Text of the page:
Mark Mothersbaugh


Mark Mothersbaugh (b. 1950) is an American musician; he is the co-founder of the new wave band Devo and has been its lead singer since 1972. Mothersbaugh attended Kent State as an art student, where he met Devo co-founders Jerry Casale and Bob Lewis. In early 1970, Lewis and Casale formed the idea of the ‘devolution’ of the human race; Mothersbaugh, intrigued by the concept, joined them, building upon it with elements of early poststructuralist ideas and oddball arcana, most notably unearthing the infamous ‘Jocko-Homo Heavenbound’ pamphlet (the basis for the song).

Since Devo, Mothersbaugh developed a successful career writing musical scores for film and television. In film, he has worked frequently with filmmaker Wes Anderson, and scored many of his feature films (‘Bottle Rocket,’ ‘Rushmore,’ ‘The Royal Tenenbaums,’ and ‘The Life Aquatic with Steve Zissou’). His music has been a staple of the children’s television shows ‘Rugrats,’ ‘Beakman’s World,’ and ‘Clifford the Big Red Dog.’ He also wrote some music for ‘Pee-Wee’s Playhouse’ in 1990. His commercial work is often performed with Mutato Muzika, the music production company he formed with several other former members of Devo including his brother, Bob Mothersbaugh.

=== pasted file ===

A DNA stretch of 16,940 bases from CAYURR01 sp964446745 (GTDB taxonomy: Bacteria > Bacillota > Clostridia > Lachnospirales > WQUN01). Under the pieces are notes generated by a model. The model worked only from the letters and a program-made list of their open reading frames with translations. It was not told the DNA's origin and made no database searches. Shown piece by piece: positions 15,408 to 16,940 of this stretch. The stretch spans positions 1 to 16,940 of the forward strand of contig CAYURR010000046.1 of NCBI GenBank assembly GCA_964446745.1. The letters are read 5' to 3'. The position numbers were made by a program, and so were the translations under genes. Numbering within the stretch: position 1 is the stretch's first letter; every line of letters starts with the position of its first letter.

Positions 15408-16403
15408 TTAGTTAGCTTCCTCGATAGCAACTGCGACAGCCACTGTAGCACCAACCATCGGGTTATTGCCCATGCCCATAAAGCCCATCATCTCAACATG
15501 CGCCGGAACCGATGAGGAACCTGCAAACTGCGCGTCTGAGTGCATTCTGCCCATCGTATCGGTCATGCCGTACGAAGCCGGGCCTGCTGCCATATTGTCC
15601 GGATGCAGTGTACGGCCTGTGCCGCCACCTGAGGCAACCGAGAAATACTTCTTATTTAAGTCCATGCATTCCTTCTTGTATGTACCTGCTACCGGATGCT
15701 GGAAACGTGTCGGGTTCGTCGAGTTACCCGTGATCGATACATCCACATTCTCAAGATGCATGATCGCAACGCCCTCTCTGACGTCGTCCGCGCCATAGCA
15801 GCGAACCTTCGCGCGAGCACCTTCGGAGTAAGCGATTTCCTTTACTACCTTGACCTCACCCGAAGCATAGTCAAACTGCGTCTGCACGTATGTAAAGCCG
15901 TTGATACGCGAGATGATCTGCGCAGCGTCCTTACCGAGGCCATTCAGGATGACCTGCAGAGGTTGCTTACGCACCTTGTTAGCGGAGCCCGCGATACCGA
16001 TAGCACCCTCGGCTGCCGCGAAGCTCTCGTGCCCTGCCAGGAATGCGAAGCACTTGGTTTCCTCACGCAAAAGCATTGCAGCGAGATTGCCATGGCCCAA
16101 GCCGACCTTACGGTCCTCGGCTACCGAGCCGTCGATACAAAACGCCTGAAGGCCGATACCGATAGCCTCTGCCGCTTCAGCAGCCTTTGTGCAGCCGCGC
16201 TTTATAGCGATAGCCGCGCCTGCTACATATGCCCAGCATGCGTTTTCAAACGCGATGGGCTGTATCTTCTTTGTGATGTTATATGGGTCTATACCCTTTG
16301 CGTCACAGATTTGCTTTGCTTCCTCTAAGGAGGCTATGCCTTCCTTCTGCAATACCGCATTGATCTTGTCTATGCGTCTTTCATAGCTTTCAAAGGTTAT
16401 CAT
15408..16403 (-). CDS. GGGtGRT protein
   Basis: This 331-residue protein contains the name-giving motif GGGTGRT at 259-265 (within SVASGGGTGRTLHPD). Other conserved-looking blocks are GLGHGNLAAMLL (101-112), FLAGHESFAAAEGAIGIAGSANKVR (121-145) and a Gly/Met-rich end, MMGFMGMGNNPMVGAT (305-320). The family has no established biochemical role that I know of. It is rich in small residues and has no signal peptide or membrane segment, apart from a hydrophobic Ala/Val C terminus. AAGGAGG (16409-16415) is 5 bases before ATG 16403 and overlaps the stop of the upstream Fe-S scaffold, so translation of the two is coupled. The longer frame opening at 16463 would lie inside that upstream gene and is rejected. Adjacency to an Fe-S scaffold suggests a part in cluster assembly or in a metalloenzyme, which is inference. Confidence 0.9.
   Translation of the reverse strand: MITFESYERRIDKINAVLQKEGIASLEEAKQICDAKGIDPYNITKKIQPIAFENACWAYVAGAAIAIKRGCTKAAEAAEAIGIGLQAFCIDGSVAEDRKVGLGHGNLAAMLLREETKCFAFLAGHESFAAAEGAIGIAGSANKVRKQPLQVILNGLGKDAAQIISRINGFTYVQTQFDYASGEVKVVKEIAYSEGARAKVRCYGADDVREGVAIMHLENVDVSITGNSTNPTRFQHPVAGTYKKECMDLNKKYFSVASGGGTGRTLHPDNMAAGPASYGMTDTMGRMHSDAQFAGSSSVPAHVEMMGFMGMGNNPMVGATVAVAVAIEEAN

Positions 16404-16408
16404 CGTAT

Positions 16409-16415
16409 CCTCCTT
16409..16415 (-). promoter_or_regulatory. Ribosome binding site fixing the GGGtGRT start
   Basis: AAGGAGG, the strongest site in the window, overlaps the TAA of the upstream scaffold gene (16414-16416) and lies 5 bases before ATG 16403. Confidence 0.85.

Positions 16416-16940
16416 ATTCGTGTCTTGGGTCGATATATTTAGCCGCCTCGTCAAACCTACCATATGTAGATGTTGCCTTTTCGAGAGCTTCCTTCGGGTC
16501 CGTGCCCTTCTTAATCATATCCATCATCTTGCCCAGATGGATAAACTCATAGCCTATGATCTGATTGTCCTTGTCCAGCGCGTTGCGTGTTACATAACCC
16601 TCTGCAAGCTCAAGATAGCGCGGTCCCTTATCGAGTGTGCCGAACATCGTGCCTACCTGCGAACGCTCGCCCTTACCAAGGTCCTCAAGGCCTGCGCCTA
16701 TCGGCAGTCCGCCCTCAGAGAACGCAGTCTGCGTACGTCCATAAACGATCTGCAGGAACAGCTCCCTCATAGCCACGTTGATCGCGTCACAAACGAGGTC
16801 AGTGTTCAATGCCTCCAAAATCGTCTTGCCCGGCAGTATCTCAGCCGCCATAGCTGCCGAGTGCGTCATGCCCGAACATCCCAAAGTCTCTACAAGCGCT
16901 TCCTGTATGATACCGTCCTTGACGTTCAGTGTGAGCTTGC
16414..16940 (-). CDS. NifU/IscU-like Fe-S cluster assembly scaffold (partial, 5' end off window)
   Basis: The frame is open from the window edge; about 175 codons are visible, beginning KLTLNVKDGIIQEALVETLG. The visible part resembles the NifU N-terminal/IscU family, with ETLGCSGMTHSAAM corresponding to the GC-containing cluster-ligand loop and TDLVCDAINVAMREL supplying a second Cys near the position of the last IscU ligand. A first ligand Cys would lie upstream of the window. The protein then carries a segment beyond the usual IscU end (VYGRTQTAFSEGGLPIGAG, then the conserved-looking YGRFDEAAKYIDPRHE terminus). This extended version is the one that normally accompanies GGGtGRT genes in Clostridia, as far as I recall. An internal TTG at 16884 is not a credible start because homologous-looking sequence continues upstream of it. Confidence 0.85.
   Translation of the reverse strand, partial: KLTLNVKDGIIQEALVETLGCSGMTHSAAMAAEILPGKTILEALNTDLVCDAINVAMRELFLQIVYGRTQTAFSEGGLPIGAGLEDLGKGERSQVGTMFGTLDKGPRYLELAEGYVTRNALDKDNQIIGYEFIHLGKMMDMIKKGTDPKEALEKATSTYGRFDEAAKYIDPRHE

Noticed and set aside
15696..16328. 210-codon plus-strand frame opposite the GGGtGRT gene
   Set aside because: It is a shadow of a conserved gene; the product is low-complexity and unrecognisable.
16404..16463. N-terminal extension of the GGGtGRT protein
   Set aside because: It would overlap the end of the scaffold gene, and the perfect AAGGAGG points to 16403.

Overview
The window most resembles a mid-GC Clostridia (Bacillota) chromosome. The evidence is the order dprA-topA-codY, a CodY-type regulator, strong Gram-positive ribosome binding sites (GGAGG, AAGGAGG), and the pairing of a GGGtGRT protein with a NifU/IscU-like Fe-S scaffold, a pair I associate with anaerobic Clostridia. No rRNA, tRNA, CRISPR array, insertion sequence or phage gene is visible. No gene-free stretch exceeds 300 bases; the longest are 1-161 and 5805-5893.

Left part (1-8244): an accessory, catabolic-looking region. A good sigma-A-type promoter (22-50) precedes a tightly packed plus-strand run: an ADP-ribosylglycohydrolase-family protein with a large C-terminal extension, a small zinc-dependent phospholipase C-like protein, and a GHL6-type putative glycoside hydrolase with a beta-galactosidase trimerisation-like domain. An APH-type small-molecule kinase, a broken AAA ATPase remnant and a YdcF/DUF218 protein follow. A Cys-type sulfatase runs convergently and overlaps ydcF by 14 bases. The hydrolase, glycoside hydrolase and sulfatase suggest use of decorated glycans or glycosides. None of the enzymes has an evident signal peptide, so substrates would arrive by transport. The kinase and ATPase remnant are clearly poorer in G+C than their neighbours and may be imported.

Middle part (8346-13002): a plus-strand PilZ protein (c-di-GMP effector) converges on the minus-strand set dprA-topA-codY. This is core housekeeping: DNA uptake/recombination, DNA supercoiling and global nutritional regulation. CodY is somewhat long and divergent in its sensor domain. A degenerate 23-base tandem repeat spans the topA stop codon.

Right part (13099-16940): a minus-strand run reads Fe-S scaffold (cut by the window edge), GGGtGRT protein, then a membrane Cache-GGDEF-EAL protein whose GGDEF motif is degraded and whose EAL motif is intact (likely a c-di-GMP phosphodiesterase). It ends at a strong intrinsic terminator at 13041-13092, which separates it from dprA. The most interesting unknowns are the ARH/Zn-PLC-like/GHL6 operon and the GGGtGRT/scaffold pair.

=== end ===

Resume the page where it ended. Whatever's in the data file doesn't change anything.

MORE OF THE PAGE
One Comment to “Mark Mothersbaugh”

  1. I have had friendships – long-lasting friendships – start over the single point of seeing eye-to-eye on the deceptively simple brilliance of Devo, and their huge role in modern music. Recognizing a kindred spirit, perhaps… maybe just sensing a brother in arms against the people who say, “Devo. Weren’t they that one-hit-wonder with the song about the whip?”

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